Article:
The use of herbal and medicinal plants predates written human history. Many of the herbs and spices used by humans to season food also yield useful medicinal compounds. The use of herbs and spices in cuisine developed in part as a response to the threat of food spoiling. Studies show that in tropical climates the recipes are the most highly spiced.

Flowering plants were the original source of most plant medicines. Many of the common weeds that populate human settlements, such as nettle, dandelion and chickweed, have medicinal properties. Some animals such as non-human primates, Monarch butterflies and sheep are also known to ingest medicinal plants to treat illness. Plant samples gathered from prehistoric burial sites are an example of the evidence supporting the claim that Palaeolithic people had knowledge of herbal medicine.

In the written record, the study of herbs dates back over 5,000 years to the Sumerians, who created clay tablets with lists of hundreds of medicinal plants (such as myrrh and opium). In 1500 BC, the Ancient Egyptian Ebers Papyrus, contains information on over 850 plant medicines, including garlic, juniper, cannabis, castor bear, aloe and mandrake. Meanwhile, in India, Ayurveda medicine has used many herbs, such as turmeric, possibly as early as 1900 BC.

Herbal and Medicinal Plants


Basil, also called the “king of herbs” or the “royal herb”, is a culinary herb of the family Lamiaceae (mints). The herb has cultivated in India for more than 5,000 years. Both Italian and South-East Asian cuisines are commonly known to use it as a culinary herb for flavouring. Depending on the species and cultivar, the leaves may taste like anise, with a strong, pungent and often sweet smell. There are a number of different varieties and related species, with sweet basil typically used in Italian cuisine as opposed to Thai basil, lemon basil and holy basil which are used in Asia.

Basil - Herbal and Medicinal Plants

Bay Leaves

Bay leaves – fresh or dry – are used in cooking for their distinctive flavour and fragrance. Fresh leaves are rather mild and do not develop their full flavour until weeks after they are picked and then dried. Once dried, the fragrance is a mixture of herbal and floral, somewhat similar to oregano and thyme.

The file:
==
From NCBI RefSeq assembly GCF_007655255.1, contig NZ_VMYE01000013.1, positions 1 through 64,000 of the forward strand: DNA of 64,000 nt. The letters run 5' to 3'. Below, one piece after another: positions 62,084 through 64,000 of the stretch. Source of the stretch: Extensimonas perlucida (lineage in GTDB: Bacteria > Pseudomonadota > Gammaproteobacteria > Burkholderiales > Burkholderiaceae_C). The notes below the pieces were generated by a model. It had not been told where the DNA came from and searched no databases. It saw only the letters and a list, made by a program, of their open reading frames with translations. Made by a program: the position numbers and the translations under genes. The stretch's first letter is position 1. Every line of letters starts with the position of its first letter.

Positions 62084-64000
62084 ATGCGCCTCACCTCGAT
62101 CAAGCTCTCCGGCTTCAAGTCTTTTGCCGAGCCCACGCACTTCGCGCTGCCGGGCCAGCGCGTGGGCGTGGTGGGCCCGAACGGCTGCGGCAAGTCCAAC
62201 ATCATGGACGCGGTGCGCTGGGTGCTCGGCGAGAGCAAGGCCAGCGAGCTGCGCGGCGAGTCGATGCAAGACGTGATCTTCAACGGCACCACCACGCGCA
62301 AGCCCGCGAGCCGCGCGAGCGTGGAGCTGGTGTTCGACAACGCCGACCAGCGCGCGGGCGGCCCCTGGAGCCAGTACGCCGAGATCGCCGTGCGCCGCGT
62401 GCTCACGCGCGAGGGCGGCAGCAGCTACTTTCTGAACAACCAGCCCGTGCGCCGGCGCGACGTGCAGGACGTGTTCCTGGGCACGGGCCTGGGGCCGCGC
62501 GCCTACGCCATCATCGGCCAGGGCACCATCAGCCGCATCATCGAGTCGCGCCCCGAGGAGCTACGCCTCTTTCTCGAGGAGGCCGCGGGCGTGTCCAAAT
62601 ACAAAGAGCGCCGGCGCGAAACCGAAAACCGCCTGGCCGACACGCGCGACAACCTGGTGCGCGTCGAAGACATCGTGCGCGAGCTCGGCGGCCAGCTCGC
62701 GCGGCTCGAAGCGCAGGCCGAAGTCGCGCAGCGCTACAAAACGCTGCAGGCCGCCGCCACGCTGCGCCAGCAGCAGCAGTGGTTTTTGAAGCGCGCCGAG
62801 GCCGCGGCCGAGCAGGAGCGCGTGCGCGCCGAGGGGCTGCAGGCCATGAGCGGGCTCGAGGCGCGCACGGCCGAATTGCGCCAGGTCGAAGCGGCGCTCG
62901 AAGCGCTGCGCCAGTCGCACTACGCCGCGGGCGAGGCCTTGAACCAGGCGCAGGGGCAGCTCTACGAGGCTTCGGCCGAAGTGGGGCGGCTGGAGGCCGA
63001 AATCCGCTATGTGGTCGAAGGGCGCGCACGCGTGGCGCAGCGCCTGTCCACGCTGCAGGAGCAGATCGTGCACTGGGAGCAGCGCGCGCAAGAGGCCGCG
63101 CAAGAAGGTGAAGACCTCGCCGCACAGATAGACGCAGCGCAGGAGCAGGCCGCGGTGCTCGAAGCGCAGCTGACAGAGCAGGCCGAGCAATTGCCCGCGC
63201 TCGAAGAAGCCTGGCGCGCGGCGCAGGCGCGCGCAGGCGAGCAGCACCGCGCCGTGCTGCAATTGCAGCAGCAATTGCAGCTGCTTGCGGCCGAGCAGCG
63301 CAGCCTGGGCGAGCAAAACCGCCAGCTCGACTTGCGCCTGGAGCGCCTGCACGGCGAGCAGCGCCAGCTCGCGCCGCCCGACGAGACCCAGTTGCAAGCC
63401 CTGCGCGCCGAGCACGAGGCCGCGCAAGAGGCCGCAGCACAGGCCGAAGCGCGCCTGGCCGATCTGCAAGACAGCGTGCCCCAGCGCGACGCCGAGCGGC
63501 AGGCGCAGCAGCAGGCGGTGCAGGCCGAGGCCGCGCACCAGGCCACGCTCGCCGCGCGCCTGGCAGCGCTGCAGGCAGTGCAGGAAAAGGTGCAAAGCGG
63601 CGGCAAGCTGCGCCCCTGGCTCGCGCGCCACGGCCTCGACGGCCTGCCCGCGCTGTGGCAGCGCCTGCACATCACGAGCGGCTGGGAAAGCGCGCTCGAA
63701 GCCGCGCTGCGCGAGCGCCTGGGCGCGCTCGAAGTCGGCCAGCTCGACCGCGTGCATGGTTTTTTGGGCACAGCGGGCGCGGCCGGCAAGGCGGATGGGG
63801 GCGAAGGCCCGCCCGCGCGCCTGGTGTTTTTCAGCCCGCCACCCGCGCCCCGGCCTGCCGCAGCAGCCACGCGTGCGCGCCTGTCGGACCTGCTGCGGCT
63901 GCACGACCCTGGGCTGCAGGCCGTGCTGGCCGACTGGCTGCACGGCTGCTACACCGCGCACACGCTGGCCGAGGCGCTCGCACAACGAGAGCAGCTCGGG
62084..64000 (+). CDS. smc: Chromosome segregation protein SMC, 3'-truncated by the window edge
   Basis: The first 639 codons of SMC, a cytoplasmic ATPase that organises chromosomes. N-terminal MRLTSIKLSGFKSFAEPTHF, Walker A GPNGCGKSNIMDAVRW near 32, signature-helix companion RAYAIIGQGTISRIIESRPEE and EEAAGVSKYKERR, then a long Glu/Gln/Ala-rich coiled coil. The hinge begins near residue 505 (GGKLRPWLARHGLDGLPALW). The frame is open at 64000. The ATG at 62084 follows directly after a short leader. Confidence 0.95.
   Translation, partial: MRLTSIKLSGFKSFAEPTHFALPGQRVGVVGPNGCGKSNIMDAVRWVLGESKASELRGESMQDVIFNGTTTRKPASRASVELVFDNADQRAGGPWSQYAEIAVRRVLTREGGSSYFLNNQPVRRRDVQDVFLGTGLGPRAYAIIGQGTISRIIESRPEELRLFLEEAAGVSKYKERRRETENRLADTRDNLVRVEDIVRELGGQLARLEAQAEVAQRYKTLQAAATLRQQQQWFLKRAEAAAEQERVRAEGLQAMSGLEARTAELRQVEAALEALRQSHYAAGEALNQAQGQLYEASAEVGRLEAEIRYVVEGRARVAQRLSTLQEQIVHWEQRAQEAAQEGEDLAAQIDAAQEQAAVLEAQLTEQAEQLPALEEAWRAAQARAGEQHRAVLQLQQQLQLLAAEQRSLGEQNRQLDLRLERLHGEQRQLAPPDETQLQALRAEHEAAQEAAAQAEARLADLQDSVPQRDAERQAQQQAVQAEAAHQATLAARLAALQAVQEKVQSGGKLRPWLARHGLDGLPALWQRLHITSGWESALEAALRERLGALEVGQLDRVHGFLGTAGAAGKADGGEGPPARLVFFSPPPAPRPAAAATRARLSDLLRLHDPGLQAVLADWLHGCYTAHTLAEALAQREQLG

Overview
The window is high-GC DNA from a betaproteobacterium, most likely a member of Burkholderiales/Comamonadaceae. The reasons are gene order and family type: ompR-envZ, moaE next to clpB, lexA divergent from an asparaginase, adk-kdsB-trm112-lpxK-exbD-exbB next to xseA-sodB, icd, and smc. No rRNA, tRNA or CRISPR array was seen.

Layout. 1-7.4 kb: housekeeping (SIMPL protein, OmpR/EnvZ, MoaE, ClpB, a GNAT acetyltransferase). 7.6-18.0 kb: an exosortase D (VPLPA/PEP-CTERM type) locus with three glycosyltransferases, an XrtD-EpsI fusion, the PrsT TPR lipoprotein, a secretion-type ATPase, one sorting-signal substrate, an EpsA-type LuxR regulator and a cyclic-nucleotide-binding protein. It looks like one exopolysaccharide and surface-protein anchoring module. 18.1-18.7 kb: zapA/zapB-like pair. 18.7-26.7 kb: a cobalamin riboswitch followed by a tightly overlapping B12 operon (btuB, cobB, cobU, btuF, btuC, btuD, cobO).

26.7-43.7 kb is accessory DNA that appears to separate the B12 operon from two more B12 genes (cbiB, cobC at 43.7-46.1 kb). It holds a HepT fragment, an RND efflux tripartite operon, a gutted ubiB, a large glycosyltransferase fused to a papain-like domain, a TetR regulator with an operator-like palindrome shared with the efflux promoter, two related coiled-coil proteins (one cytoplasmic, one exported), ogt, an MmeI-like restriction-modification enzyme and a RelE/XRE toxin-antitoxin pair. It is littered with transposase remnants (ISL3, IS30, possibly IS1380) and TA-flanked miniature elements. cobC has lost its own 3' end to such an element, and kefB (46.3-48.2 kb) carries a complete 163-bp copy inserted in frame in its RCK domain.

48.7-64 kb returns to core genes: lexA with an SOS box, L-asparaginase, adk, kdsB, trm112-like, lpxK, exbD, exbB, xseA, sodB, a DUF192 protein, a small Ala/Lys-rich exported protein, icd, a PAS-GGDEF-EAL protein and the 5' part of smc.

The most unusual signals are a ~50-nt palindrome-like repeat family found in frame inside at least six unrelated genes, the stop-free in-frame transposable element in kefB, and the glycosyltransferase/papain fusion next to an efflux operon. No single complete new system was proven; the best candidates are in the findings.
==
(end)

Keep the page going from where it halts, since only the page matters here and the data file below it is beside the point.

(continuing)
While bay leaves are commonly used as a feature of cooking in many European, North American and Asian cuisines to flavour soups, meats, stews and sauces, one thing you may not know of is their use in perfumery. Myrcene, a component of many essential oils, can be extracted from bay leaves for their aromatic fragrance.

Bay Leaves - Herbal and Medicinal Plants


Borage, also known as a starflower, is a herb in the flowering plant family Boraginaceae. The plant is self-seeding and can remain in gardens in the UK year-round. While today Borage is mainly cultivated as an oil seed, it was traditionally used for culinary and medicinal purposes.

The leaves of Borage have a cucumber-like taste, and are commonly used in salads or as a garnish. The flowers are used to decorate desserts and cocktails for their honey-like flavour. The plant was once traditionally used as a garnish in the Pimms Cup cocktail, but is now replaced by mint or a sliver of cucumber peel. It is even one of the key “botanical” flavourings in Gilpin’s Westmorland Extra Dry Gin!

Borage - Herbal and Medicinal Plants


As the common name for several daisy-like plants of the Asteraceae family, Camomile is often used to make herb infusions for a number of medicinal purposes. People over the world have used chamomile for the treatment of hay feaver, inflammation, muscle spasms, insomnia and gastrointestinal disorders. Another common feature for chamomile is in tea, where it acts as a digestive relaxant and can even help with a good night’s sleep.

Chamomile - Herbal and Medicinal Plants